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Pesticides Elevate Parkinson's Risks in Males

One of the 10 most common toxins you need to avoid -- pesticides -- has been linked to, among other things, Parkinson's disease. A new Mayo Clinic study has found a new wrinkle among those risks of pesticide exposure: Men are harmed far more often than women.

Scientists looked in their own backyard (Olmsted County, Minn.) to located patients near them who had developed Parkinson's between 1976-95 (149), then compared them to 129 control patients who didn't have the disease.

Male Parkinson's patients were more than twice as likely to have been exposed to pesticides at some point in their lives. Conversely, female Parkinson's patients had a much lower frequency of pesticide exposure than males did (researchers theorize estrogen may offer women some protection). And, scientists found no additional links to other household or industrial chemicals.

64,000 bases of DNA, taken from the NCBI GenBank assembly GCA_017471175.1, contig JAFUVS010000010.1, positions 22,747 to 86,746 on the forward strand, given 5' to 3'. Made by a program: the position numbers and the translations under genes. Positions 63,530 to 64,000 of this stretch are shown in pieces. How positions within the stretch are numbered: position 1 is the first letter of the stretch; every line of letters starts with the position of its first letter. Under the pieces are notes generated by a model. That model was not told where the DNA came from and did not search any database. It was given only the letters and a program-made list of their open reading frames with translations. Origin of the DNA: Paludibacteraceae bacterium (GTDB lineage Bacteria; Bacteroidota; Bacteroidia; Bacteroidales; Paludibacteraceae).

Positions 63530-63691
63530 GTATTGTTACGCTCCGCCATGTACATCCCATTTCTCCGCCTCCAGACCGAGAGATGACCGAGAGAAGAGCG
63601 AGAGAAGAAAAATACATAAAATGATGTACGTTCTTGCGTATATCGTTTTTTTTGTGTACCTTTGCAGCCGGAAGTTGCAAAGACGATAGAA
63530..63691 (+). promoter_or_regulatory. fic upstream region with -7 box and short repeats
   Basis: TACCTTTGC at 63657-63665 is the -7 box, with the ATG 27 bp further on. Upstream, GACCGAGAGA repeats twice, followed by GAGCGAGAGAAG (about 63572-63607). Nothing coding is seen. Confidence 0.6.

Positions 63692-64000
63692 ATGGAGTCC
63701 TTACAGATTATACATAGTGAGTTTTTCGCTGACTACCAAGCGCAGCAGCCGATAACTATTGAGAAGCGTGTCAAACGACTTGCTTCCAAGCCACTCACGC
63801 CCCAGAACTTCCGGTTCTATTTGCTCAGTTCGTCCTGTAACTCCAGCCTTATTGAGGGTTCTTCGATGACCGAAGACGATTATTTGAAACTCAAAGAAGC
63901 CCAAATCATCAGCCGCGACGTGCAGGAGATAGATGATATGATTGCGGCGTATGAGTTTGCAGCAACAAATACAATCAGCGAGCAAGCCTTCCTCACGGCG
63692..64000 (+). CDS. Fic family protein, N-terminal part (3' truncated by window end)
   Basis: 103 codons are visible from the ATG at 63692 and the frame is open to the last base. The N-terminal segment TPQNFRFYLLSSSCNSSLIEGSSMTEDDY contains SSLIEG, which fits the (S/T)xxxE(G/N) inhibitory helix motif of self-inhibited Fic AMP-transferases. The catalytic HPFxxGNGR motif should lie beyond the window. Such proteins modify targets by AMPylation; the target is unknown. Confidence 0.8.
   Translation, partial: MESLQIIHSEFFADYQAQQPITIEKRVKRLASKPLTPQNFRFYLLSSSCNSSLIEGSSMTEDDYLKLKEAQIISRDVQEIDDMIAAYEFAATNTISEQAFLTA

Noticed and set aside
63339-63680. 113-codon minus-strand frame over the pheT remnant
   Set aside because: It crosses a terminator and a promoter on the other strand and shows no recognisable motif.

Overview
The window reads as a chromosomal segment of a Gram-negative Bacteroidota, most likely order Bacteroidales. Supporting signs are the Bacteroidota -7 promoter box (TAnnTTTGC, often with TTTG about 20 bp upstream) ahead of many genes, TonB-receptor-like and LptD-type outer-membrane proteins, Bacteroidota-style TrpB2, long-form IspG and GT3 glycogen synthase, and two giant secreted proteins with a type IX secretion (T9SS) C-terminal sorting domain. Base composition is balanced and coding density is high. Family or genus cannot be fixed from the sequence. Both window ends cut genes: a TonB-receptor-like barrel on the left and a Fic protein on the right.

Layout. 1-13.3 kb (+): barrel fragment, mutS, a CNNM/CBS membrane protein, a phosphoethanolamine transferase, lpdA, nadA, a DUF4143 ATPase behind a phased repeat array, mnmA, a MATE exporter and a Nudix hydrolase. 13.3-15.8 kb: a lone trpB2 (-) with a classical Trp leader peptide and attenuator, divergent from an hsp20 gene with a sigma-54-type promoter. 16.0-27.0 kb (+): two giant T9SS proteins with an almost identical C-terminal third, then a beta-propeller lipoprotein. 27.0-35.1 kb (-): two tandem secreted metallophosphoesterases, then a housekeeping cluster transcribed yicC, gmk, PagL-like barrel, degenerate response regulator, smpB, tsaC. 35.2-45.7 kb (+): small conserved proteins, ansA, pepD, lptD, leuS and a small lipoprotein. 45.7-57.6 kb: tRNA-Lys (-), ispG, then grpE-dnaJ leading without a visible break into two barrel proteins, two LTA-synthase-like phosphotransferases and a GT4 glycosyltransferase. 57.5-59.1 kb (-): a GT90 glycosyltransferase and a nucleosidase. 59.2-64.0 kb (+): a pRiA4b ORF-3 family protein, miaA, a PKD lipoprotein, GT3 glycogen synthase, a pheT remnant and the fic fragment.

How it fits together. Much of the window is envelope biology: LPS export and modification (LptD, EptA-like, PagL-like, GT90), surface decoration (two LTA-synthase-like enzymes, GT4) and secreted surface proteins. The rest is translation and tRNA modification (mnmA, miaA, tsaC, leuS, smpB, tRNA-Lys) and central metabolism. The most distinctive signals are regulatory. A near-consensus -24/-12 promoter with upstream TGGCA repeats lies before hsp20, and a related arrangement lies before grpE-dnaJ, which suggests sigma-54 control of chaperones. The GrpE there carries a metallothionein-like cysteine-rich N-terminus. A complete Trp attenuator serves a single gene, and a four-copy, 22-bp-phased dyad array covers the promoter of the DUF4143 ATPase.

By the way, if you think living in an urban area far away from gardens or farms safeguards you from any risks, forget it: Based on a report I posted two years ago, the average person carries around at least 13 harmful pesticides in their bodies, if not more. Aside from avoiding pesticides, some other simple tips you can do to reduce your exposure to pesticides:

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